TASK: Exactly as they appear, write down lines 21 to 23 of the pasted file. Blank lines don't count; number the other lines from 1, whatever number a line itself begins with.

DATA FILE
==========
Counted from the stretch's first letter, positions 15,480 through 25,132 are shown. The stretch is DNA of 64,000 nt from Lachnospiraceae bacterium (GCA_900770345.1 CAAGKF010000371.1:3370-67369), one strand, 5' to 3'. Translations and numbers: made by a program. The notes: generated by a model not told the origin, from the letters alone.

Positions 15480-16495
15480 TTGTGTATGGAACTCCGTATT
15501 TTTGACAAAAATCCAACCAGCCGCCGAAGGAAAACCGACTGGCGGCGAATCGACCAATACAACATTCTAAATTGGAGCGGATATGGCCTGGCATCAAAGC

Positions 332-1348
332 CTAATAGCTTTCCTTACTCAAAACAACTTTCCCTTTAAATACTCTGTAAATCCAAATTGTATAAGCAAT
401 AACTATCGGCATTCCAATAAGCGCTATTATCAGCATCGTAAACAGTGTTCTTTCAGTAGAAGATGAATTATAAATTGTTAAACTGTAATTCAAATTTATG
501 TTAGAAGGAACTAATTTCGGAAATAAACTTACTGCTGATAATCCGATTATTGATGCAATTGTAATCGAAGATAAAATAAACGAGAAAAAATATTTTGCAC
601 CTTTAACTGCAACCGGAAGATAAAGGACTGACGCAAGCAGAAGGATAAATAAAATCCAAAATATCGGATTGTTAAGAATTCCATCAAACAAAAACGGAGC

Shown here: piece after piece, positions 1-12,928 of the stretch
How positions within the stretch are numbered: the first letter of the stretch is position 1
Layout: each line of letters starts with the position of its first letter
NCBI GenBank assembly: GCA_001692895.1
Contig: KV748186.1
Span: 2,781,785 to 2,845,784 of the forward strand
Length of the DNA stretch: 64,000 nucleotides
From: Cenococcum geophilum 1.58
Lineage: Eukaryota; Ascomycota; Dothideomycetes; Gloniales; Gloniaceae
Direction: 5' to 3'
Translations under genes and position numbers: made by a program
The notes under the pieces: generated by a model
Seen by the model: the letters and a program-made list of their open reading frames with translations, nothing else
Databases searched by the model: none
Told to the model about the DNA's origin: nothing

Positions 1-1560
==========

The notes under the pieces: generated by a model
Seen by the model: the letters and a program-made list of their open reading frames with translations, nothing else
Databases searched by the model: none